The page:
I walked out to the fields at Boggy Creek Farm to find Austin Prince pulling up a row of Juliet tomato plants. It was 9am and Texas’ big August sun was just starting to rain down its daily punishments. “Don’t be awkward; just be yourself,” I said as he spotted me walking up the aisle with my camera.
“Well I can’t do both at the same time, so we might be in trouble.” Austin was using a pair of loppers to cut each drooping tomato plant at the soil line, working his way down what looked like a 150-foot bed. Although there were still some perky red tomatoes hanging from the vines, the leaves were brown and curled–dried up from the oppressive summer heat. Austin was removing the plants so they could eventually be composted.
Austin Prince, who has been a farm worker since he graduated from Saint Edward’s University in 2009 with a degree in Environmental Science, is part of a burgeoning community of young people going into farm work after graduation from four-year universities. There is some mystery surrounding kids like Austin. Why farming? What kind of career is there in agriculture? In the 107 degree Texas heat, what keeps him going? And where, exactly, is he hoping to go anyway? Watching him methodically bending and pulling gloomy tomato plants didn’t do much to solve the puzzle. The glory, clearly, wasn’t in the work. So where was it, at least for Austin?
“I got into farming out of concern for the environment,” Austin tells me, “and sustainable farming seemed to be the answer to pretty much all of my concerns.” Farming as a solution, rather than a contributor, to environmental damage is a key component of organic growing. Austin’s entry point into organics materialized after learning about the gamut of pesticides used in conventional farming. It wasn’t so much his own consumption of these pesticides that worried him as their absorption into the surrounding ecosystems. “We know that DDT, for example, thins bald eagle shells,” he illustrated. “Once the public caught wind of that, there was enough outrage that DDT was banned. If you could take that to a logical end, we should stop using harmful synthetic pesticides altogether.”
Austin continued snipping at tomato roots, stopping only to wipe the sweat from his face with a red bandana he kept in his back pocket. Organic farming, he continued, was a tangible way to correct the problems he saw. So after he graduated in December of 2009, he and his girlfriend Susana (now fiancé) moved to California to work at a farm called Foggy River. Almost immediately, he and Susana knew they had made the right decision. The farmers at Foggy River were only a handful of years older than they were, and they shared the same outlook on farming and the environment. The fact that they were so young and running a farm of their own also must have served as a great source of encouragement.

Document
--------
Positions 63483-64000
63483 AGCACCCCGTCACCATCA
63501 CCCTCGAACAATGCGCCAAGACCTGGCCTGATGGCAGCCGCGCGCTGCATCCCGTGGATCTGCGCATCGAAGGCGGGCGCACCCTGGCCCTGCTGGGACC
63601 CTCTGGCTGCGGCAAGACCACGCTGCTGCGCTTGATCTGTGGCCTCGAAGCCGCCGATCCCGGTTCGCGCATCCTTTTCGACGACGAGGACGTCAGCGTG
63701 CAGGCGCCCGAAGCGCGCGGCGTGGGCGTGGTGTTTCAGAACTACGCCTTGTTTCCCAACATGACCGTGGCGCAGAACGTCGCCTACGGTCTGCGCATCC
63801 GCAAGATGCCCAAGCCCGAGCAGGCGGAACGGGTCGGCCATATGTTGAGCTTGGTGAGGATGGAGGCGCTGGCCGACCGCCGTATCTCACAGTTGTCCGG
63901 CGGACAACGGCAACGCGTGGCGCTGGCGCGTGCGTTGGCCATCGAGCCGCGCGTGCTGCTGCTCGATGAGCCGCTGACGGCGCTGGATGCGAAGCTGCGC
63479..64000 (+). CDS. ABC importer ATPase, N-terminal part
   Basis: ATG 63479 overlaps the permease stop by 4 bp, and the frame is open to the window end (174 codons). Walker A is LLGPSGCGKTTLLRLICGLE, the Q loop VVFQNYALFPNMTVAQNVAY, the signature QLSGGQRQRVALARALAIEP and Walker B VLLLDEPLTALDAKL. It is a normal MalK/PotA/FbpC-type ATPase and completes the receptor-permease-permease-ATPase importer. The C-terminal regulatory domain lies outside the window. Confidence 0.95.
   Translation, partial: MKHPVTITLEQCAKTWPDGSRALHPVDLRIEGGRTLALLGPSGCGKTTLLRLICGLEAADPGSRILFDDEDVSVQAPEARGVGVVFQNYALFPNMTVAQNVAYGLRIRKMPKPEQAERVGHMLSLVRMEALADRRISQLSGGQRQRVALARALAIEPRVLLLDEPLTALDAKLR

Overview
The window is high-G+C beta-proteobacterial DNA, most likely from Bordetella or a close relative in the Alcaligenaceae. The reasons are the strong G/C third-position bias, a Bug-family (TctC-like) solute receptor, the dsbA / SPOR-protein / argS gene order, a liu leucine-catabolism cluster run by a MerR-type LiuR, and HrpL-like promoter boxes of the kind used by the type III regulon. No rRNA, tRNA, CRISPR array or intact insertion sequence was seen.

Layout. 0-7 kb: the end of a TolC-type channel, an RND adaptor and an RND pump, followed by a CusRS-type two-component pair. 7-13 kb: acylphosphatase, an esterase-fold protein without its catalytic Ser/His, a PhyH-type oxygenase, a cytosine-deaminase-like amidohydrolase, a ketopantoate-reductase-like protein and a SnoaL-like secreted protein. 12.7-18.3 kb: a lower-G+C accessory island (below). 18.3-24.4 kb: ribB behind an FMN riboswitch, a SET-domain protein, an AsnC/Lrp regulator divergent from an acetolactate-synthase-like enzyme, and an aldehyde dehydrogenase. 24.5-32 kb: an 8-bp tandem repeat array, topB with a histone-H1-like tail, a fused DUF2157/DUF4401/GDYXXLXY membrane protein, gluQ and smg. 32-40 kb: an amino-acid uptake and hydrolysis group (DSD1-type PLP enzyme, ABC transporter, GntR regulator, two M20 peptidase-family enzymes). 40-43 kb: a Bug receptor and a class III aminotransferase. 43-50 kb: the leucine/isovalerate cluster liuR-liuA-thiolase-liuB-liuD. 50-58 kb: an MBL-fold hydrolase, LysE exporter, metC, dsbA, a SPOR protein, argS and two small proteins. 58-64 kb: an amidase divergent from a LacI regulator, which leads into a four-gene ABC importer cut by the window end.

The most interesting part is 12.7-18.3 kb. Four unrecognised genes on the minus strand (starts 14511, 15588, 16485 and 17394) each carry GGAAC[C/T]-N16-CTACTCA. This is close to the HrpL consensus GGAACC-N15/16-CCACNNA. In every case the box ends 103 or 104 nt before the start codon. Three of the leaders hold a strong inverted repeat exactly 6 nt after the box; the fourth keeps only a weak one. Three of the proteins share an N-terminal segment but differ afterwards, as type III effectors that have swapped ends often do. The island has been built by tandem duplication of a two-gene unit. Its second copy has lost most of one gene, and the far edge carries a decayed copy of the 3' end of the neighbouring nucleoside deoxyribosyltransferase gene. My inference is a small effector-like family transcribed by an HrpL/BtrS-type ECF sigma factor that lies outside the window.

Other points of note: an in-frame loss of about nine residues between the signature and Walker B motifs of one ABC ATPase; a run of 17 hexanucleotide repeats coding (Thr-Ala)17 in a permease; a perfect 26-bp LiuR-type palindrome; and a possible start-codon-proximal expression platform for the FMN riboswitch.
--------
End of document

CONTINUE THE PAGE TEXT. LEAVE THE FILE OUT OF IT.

“Susana and I realized in California that, through farming, we could become stewards of a piece of land. We could do our part by consuming fewer resources and improving the soil. That really gets to the heart of environmental issues.” The philosophy behind organic farming is to minimize disruption to the environment. Proper farming methods strive to create an ecological balance, one that can actually improve an ecosystem by aiding natural processes, improving soil health, and creating a healthy, balanced habitat.
Once the season ended in California, Austin and Susana moved back to central Texas. Austin began looking for another farm job, and after a short stint elsewhere, he landed at an iconic urban farm called Boggy Creek. Perhaps the most beloved farm in Austin, employment at Boggy Creek is elusive to say the least. Carol Ann, who farms there with her husband Larry, only has a few employees, and she rarely advertises when she’s looking for help. Even if you are in the know, getting hired takes persistence and good recommendations from trusted sources. But being choosy with employees may be deliberate. Boggy Creek also has the highest percentage in the city of former farm workers who are now farming for themselves.
Still, working at Boggy Creek doesn’t define Austin. “I think a healthy part of working on a farm with the intention of starting your own is forming a criticism of wherever you are.” That doesn’t mean nitpicking the employer or being obstinate, of course. But Austin makes it his priority to observe which systems work, which don’t, and how he would tweak them to fit his definition of sustainability.